Thursday, June 13, 2024

About 1 in 20 Risk Protection Orders To Remove a Firearm Prevent a Suicide, Researchers Find

For every 22 extreme risk protection orders (ERPOs) issued in Connecticut, one suicide is prevented, according to a report in JAMA Network Open. ERPOs, also known as red flag gun laws, allow firearms to be removed from people at high risk of self-injury or injury to others.

The suicides prevented are “only one of many considerations pertinent to evaluating the potential risks and benefits of ERPO laws,” wrote Matthew Miller, M.D., Sc.D., of the BouvĂ© College of Health Sciences at Northeastern University in Boston, and colleagues. “Other potential benefits, such as averting homicides and mass shootings and alleviating stress among family and friends of an individual in crisis, need to be weighed against possible harms, such as intrusions into liberty interests and the likelihood that ERPOs would precipitate harms when law enforcement officers attempt to remove firearms.”

Miller and colleagues first used 11 years of data (October 2004 through December 2015) from a California database linking handgun ownership and mortality records to identify the number and distribution of suicide deaths among handgun owners and nonowners in the state; the 11-year period preceded California’s first ERPO law in 2016.

The researchers then examined data on suicide deaths of people who were subject to an ERPO in Connecticut over a 14-year span (1999-2013) and used the California data to estimate the number of suicide deaths if no ERPOs had been issued.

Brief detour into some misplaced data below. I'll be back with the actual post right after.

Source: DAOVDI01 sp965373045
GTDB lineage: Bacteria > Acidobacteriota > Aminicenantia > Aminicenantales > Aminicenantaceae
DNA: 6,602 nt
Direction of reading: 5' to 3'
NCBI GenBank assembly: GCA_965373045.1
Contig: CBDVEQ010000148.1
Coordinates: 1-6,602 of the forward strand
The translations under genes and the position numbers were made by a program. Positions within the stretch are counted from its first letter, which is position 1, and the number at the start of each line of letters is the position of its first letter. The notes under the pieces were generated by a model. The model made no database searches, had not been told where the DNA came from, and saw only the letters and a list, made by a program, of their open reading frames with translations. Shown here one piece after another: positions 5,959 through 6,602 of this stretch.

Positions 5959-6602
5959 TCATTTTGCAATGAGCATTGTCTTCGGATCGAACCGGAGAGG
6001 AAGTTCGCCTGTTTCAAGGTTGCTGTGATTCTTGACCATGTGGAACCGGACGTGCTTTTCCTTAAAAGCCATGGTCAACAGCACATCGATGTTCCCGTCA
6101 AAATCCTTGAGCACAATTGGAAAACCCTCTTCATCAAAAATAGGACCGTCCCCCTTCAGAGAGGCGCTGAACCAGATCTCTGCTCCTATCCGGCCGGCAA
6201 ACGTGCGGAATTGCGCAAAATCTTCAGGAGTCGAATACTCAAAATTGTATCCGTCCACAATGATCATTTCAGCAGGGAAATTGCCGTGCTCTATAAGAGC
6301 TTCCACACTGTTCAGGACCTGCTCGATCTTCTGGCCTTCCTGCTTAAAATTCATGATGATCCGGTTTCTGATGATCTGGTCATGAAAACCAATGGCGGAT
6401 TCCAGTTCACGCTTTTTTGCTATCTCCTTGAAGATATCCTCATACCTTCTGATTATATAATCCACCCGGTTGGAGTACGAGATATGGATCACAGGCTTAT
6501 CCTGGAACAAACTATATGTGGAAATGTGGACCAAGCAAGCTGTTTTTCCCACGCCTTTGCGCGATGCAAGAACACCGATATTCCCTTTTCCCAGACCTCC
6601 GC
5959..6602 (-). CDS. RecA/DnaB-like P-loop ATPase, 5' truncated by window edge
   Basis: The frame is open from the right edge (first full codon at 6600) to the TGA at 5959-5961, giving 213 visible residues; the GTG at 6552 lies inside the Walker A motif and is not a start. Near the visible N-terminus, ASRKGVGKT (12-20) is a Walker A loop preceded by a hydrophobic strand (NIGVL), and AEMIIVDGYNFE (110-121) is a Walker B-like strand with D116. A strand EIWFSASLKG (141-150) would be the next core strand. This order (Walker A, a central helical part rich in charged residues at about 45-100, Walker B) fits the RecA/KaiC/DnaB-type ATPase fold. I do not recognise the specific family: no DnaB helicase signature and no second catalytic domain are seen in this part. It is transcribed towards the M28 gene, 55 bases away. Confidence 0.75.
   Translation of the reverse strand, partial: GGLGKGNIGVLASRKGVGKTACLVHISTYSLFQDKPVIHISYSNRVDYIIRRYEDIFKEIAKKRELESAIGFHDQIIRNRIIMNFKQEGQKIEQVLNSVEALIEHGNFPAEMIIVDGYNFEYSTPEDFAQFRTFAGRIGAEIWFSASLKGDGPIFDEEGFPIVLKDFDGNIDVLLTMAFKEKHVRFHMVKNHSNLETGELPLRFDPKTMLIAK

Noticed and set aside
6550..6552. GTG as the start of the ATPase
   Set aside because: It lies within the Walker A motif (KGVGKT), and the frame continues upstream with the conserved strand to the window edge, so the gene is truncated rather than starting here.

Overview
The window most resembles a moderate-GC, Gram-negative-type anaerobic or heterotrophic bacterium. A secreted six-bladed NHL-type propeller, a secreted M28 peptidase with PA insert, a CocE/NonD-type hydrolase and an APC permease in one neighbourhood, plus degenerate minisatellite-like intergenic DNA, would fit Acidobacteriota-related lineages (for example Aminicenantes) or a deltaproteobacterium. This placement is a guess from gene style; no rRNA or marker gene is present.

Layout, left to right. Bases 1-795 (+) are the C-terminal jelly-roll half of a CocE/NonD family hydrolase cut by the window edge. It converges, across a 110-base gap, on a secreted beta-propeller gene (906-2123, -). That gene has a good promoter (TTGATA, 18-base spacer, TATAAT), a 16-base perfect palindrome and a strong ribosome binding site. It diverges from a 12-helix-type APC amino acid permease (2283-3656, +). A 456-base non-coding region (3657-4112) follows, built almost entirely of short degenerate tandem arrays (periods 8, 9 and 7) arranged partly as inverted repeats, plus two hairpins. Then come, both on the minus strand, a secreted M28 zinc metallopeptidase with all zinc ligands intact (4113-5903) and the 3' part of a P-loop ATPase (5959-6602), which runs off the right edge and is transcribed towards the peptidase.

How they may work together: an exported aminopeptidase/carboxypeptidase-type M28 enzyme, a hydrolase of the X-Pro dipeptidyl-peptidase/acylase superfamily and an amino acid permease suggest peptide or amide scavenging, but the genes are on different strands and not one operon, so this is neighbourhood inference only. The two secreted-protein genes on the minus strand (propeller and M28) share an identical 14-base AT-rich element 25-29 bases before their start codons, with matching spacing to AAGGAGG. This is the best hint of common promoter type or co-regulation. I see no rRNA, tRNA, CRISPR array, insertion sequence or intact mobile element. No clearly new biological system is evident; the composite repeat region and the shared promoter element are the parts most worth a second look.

In all, about 1,200 California handgun owners died by suicide between 2004 and 2015, as did about 15,000 nonowners. Among handgun owners, 25% of suicidal acts (fatal suicides plus attempts) involved firearms while 57% involved drugs and 6% involved cutting, researchers noted. By contrast, among nonowners, just 2% of suicidal acts involved firearms.

In Connecticut, 762 people were subject to an ERPO during the 14-year study, 21 of whom died by suicide. Those deaths resulted from 187 suicidal acts, the researchers estimated. Had no ERPOs been issued, 52 of those acts would likely have involved firearms, resulting in an estimated 47 deaths, while the remaining 135 nonfirearm suicide acts would have resulted in eight deaths. In all, researchers estimated that the ERPOs prevented 34 suicides, or 1 suicide for every 22 ERPOs issued.

“As policymakers attempt to learn how to use ERPOs most effectively and equitably, the heterogeneous U.S. landscape presents an opportunity for future studies to identify and learn more about the effect of different ERPO implementation approaches, which, in turn, could help guide policy and legislative decisions,” researchers concluded.

For more information, see the Psychiatric News article “Multiple Barriers Inhibit Civilian Use of Red Flag Laws, Study Shows.”

(Image: Getty Images/iStock/pamela_d_mcadams)

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